Despite having no Buttenuts, I did have a few smallish other Squashes, which are not in the basket in the dining room for storage, along with the giant Butterflies given to me last week by a friend. I usually store them in the spare bedroom, but with the amount of moving round of thngs upstairs at the moment, with renovations of the third bedroom underway, they are better off somewhere I won't have to keep moving them. 


I deliberately waited to pick these Tomatoes until this morning, as I have never picked any outdoors in November before!!!  All the plants, even the resistant ones, were hit by Late Blight, but this one plant struggled on, and has given me a fair few fruits since then. These are not quite ripe, but will redden up nicely indoors I expect. Is this a sign of warmer Autumns to come?

Other harvests are more seasonal. Here are the last of the purple Khol Rabi from the polytunnel. These have been excellent and earned their place on the list for next year alright! There are still some pale green ones growing alongside the Cauliflower plants, and these are just beginning to develop their swollen stem bases. I am not sure if they will carry on fattening up when the temperatures drop, as I usually grow this last crop under cover, but thought it worth a try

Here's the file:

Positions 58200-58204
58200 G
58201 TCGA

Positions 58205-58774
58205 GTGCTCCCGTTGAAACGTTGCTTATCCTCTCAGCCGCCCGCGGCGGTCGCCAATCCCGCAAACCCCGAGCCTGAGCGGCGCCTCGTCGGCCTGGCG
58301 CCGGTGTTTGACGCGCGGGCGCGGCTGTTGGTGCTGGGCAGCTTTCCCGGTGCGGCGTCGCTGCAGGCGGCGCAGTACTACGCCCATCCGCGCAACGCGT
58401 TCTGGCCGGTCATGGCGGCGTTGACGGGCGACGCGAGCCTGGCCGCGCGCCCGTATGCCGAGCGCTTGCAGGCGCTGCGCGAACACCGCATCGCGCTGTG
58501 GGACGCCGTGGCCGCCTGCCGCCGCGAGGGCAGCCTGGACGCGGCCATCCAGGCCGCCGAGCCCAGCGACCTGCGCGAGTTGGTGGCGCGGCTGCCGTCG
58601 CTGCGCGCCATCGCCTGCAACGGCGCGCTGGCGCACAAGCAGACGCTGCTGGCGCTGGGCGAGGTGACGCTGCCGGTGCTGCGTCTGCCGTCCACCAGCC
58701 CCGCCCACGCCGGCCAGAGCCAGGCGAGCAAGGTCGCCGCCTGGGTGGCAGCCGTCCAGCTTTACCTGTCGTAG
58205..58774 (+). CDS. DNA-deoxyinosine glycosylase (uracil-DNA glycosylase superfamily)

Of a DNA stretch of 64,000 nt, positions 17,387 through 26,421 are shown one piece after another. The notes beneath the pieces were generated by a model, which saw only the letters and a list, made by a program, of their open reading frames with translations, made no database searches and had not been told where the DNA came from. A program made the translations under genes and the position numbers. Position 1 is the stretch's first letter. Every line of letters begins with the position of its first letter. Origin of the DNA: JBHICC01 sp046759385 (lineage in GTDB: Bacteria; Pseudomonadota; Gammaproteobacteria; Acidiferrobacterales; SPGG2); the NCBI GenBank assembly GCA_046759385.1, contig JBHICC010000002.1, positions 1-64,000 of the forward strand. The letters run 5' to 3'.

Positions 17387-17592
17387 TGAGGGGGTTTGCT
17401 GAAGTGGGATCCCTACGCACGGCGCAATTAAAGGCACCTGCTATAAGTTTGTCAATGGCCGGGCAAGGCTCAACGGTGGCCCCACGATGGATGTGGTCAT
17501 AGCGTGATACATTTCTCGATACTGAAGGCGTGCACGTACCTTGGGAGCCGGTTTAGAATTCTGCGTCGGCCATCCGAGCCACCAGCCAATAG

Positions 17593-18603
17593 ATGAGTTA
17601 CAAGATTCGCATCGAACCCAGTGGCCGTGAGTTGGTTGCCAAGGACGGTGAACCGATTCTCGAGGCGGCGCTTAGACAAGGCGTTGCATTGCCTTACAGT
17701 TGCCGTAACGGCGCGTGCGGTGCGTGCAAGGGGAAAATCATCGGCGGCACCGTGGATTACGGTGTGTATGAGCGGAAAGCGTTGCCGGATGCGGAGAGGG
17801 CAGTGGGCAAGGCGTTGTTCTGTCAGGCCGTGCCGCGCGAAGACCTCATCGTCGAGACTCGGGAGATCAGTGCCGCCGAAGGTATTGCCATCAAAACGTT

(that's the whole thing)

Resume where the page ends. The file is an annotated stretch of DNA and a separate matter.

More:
The Sweet Peppers are still ripening, although there are not many left now. I had thought to perhaps not grow these next year, as sometimes there are so few fruts it seems hardly worth it, but Gogorez and Long Red Marconi have made it to the list again after all!

And here ... Dah Dah... drum roll.... is my very first proper Celeriac! It is not the largest one, but the ones which had the fewest leaves still nice and green, and I know that when it is peeled it will be smaller. I shall savour every piece of it though, for absolute ceertian!!

There are lots more to come, as well, and  although I think they usually store quite well, they can carrry on growing for a while longer yet

Out on The Plots This Week: